JD Hawksley, audio visual technician
JD, from Manchester, has worked as a technician since he was 21. He has no formal tech qualifications but has built up a wealth of experience.
Originally I'm from Hertfordshire, but I'm now living in Manchester.
What job do you do?
I'm a lighting, sound and audio visual technician at the Greenroom arts venue in Manchester.
What previous jobs have you done?
I've been a technician for about 15 years. I recently went full-time.
I started out as a performer, maker and curator. I was a performer and technician for numerous independent live art events. Then I was a technician for the Frog and Bucket Comedy Club.
After that, I worked as a freelance artist technician and project manager. I did technical stuff at independent club nights, independent live art events, and an arts co-operative.
What qualifications do you have?
I have a degree in fine art from Manchester Metropolitan University.
What do you do at work?
My job involves lighting and sound design, stage management, and media production. I also provide guidance and mentoring to emerging performers.
I attend meetings to help plan forthcoming events, and I manage the building. We have a very flexible space that is used in different ways. We use it for live music gigs, experimental sound events, and club nights, but it also gets used as a gallery, installation space, and film screening venue.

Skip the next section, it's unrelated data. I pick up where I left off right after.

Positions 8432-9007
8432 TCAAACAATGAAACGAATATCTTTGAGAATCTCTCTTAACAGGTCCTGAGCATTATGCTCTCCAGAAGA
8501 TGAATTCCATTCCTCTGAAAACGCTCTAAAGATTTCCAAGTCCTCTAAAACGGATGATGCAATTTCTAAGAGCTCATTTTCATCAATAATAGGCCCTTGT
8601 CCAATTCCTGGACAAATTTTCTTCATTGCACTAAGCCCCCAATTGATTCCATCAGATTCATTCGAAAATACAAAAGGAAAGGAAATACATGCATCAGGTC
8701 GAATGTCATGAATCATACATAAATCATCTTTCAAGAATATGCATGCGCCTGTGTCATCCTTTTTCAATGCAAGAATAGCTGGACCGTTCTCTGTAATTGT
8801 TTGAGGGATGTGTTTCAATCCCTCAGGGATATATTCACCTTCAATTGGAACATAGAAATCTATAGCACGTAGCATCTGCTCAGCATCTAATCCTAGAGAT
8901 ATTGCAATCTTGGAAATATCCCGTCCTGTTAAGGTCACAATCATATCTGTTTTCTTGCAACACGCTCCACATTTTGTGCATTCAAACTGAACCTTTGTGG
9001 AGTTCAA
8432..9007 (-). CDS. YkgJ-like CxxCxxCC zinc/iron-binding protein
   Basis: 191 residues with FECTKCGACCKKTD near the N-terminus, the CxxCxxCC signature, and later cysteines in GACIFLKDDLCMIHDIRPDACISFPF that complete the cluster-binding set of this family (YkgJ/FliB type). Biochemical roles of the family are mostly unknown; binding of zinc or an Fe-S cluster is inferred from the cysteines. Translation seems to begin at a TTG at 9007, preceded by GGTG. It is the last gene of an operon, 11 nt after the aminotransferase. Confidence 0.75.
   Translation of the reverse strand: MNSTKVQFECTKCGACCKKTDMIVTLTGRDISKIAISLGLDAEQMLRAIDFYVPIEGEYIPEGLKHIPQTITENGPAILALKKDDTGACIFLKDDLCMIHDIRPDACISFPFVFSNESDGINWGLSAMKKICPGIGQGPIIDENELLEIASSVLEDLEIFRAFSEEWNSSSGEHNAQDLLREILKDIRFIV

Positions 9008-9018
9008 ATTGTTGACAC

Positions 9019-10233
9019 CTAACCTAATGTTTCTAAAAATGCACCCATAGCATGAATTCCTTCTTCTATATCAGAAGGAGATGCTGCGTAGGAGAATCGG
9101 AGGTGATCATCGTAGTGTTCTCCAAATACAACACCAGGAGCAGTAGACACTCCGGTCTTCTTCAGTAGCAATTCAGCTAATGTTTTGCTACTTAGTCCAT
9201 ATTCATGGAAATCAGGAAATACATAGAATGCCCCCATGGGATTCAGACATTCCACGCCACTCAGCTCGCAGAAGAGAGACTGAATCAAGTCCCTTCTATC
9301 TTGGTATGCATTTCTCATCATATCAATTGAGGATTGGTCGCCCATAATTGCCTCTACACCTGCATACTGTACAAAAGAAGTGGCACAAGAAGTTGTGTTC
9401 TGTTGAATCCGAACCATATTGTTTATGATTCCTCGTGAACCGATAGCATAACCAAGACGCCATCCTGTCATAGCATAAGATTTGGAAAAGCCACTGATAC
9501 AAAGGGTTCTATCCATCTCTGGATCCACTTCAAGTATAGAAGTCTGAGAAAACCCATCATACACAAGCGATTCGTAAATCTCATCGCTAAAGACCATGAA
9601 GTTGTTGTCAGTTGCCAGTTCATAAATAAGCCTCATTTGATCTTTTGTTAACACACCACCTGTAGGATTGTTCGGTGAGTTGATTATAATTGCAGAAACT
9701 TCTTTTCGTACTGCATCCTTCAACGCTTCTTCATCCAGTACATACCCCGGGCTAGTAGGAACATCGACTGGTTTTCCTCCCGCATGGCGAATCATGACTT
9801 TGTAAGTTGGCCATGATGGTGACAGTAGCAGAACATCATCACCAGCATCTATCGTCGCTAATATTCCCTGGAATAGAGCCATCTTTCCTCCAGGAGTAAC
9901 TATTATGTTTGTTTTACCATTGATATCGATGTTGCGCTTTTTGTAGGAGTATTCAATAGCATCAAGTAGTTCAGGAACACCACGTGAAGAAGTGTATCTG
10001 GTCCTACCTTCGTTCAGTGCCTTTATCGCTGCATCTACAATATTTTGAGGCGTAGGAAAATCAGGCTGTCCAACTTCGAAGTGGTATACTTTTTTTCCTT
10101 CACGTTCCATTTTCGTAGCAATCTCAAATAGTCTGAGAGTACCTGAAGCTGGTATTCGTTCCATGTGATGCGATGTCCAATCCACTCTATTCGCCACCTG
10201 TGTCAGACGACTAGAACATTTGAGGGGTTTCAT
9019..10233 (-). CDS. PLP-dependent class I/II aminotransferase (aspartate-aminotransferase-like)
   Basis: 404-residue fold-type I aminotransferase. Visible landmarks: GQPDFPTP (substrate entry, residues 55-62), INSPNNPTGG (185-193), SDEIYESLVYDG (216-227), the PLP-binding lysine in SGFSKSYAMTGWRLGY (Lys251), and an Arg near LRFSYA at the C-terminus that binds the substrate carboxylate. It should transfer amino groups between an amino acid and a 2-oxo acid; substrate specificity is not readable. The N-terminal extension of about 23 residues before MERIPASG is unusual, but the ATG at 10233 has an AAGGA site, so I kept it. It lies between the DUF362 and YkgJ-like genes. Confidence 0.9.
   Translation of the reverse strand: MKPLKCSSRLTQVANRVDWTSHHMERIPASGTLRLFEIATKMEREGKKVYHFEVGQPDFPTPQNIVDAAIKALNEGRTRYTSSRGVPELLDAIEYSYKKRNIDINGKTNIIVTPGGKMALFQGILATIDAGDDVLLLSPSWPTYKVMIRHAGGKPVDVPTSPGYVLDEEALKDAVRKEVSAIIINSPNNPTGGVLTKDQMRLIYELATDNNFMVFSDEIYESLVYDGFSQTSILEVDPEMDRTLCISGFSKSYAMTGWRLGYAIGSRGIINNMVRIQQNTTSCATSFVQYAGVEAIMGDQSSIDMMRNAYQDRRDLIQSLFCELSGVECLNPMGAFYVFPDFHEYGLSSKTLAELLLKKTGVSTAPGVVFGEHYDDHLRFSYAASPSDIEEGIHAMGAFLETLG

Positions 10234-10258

I'm responsible for rigging sound, lighting, and audio visual equipment. I also operate lights and look after sound during shows.
"Your past experience is your toolbox of ideas."
What’s the best thing about your job?
Having creative input in the shows, from a technical perspective. I like working with makers and performers to come up with a final production.
And the worst thing about the job?
Cleaning up and de-rigging after messy shows! Events I've worked on have involved water, sand, feathers and a dead pig (but not all at the same time).
How do I get into music?
Get real experience doing this kind of work, so that you know what works for you in practice.
Your past experience becomes your toolbox of ideas and solutions, which feeds into your new work.